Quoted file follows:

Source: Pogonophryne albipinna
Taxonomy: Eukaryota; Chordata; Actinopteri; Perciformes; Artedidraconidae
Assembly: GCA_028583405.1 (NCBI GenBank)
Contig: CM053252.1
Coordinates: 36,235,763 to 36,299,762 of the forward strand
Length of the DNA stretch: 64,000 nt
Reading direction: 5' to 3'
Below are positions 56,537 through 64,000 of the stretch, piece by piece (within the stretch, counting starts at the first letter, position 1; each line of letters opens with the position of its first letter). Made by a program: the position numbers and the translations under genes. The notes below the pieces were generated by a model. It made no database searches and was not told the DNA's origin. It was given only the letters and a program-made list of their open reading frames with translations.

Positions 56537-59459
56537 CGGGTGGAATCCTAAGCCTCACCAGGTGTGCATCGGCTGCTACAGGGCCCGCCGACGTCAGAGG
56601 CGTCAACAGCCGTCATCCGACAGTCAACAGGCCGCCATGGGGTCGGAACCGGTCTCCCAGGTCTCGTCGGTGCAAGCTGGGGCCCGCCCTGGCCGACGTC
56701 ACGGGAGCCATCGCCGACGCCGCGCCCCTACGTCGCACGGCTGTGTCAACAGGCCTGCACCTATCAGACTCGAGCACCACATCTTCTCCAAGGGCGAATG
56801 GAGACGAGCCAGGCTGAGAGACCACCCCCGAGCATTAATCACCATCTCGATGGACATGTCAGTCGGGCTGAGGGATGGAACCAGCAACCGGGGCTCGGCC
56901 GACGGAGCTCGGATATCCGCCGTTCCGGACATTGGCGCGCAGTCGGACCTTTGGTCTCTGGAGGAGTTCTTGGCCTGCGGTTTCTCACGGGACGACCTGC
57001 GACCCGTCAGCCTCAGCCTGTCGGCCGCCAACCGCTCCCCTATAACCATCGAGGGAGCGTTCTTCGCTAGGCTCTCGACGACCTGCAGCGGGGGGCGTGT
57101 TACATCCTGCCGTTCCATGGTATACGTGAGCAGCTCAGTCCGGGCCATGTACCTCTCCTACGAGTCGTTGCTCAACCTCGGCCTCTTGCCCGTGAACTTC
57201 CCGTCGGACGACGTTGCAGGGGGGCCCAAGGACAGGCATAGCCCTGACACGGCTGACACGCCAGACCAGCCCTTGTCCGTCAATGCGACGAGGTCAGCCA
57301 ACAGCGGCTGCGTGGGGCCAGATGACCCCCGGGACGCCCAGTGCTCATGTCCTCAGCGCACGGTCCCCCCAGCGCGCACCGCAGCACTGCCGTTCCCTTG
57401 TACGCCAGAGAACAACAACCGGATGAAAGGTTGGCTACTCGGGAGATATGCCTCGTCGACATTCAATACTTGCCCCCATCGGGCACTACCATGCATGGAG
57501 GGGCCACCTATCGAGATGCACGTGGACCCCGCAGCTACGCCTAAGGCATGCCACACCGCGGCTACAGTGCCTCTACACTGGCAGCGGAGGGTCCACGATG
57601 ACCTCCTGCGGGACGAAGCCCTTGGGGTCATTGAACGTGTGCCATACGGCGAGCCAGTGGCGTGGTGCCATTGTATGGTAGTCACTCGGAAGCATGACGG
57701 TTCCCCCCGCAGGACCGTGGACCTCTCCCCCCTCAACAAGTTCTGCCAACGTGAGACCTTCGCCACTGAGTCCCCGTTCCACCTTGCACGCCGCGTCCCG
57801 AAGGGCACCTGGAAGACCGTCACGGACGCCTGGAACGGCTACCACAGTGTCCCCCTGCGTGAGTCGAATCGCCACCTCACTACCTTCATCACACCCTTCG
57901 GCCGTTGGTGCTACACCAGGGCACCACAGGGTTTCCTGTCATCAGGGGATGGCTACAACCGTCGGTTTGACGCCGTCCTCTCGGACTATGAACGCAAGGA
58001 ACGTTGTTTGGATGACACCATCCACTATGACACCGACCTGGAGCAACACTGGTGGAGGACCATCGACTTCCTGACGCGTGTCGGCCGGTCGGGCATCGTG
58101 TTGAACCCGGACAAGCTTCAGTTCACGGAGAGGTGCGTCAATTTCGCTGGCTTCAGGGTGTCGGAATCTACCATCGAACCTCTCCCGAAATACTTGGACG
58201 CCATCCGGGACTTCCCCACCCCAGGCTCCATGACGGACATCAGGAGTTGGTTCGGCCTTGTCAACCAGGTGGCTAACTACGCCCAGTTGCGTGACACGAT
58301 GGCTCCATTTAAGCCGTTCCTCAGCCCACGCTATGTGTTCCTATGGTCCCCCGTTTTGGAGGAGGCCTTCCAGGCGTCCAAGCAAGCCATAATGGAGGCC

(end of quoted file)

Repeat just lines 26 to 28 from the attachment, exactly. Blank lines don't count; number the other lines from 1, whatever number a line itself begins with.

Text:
58101 TTGAACCCGGACAAGCTTCAGTTCACGGAGAGGTGCGTCAATTTCGCTGGCTTCAGGGTGTCGGAATCTACCATCGAACCTCTCCCGAAATACTTGGACG
58201 CCATCCGGGACTTCCCCACCCCAGGCTCCATGACGGACATCAGGAGTTGGTTCGGCCTTGTCAACCAGGTGGCTAACTACGCCCAGTTGCGTGACACGAT
58301 GGCTCCATTTAAGCCGTTCCTCAGCCCACGCTATGTGTTCCTATGGTCCCCCGTTTTGGAGGAGGCCTTCCAGGCGTCCAAGCAAGCCATAATGGAGGCC